Standings—East: Chi 58-37, NY 52-38, StL 49-48, Pitt 47-48, Phil 39-53, Mont 30-64, West: LA 53-40, Atl 55-42, SF 53-42, Cin 48-41, Hou 48-48, SD 33-64.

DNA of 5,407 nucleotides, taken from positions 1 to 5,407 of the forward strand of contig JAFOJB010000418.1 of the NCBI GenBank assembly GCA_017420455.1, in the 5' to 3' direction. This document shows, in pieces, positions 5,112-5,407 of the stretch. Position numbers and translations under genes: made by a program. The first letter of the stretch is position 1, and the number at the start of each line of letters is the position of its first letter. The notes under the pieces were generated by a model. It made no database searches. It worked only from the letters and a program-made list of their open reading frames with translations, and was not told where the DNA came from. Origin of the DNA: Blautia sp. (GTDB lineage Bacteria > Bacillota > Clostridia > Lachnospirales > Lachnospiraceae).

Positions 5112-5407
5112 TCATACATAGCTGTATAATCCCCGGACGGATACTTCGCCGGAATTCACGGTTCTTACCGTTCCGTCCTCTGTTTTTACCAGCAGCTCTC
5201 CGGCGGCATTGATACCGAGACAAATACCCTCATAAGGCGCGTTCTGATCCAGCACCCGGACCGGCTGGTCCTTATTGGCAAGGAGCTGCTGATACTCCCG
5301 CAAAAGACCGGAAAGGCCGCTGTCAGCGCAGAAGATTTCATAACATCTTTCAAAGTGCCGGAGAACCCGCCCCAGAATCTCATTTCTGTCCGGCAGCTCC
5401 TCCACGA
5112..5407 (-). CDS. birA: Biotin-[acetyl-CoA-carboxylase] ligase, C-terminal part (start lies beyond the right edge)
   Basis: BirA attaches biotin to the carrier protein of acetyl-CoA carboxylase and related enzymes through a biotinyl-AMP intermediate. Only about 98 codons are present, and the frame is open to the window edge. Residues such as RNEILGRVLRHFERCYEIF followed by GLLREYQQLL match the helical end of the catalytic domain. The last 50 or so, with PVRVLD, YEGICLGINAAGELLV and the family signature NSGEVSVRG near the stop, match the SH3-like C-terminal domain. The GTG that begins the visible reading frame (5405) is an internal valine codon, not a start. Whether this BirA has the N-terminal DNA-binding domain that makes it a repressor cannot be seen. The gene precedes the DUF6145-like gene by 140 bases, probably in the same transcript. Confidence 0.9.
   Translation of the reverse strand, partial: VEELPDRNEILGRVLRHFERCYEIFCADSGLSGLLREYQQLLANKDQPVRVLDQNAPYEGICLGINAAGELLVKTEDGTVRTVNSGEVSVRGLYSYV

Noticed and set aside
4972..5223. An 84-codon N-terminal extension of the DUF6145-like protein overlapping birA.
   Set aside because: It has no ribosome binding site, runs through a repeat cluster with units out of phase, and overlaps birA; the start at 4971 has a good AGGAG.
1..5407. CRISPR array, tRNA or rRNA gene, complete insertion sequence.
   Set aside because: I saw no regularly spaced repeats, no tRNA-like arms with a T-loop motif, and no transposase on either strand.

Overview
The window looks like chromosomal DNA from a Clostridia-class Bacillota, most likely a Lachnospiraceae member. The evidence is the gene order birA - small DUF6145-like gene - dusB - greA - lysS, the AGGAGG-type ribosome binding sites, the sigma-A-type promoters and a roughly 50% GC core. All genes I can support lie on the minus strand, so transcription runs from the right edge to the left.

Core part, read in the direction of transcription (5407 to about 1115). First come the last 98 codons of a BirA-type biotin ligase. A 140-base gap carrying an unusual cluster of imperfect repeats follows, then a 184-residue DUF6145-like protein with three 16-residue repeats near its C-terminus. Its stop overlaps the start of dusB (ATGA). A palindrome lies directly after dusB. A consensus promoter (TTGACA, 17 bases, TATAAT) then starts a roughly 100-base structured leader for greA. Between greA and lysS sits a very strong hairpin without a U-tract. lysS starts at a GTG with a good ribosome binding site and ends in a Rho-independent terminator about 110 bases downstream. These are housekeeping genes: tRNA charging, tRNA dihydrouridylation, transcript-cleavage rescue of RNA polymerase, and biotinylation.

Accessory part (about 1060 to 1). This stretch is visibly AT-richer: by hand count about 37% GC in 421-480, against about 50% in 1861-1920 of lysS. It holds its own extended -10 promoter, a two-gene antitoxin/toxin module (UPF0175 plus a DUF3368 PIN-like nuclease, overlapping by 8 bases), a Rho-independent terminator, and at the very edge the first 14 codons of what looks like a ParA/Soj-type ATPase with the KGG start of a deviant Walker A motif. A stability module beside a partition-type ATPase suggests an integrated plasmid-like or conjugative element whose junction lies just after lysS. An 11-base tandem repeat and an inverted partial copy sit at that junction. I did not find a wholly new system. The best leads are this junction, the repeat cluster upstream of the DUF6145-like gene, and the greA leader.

"It's simple. We've been getting hits and fly balls at the right time. No tricks," said the Cardinals' third baseman, Mike Shannon, last week. Surging St. Louis may not have been using mirrors, but the team certainly was up to its old tricks of winning and looking like a pennant contender. Behind by 15½ games on July 4, the Cards have gone on a 12-4 streak and closed the gap between them and the first-place Cubs by 5½ games. Only four times this year has St. Louis won when it trailed going into the seventh inning, but the team avoided that hazard during the streak by pounding the opposition early. In the 12 victories, the Cardinals scored 14 runs the first time at bat and, predictably, it was leadoff hitter Lou Brock who led the way. He averaged .389 during the comeback and scored runs at the rate of almost one a game Two new members of the team—former Brave Joe Torre and former Red Vada Pinson—have made heroes of themselves by driving the scampering Brock and other Cards home, with 22 runs batted in since July 4. "It gives me great satisfaction," says Torre. "They wouldn't sign me as a kid and here I am now playing for the champs." Torre could be premature if he's thinking about the 1969 title. No team has come from as far back as the Cards were to win a pennant. The Cardinals are the reigning champs in the payroll department, however, a fact that many critics believe was responsible for the team's early season slowdown. Still, the rich St. Louisans have not lost a game on one of their semimonthly paydays in nearly three seasons. It will be no mean trick but, if they stay hot, the Cards may just squeeze in one more payday—after the World Series.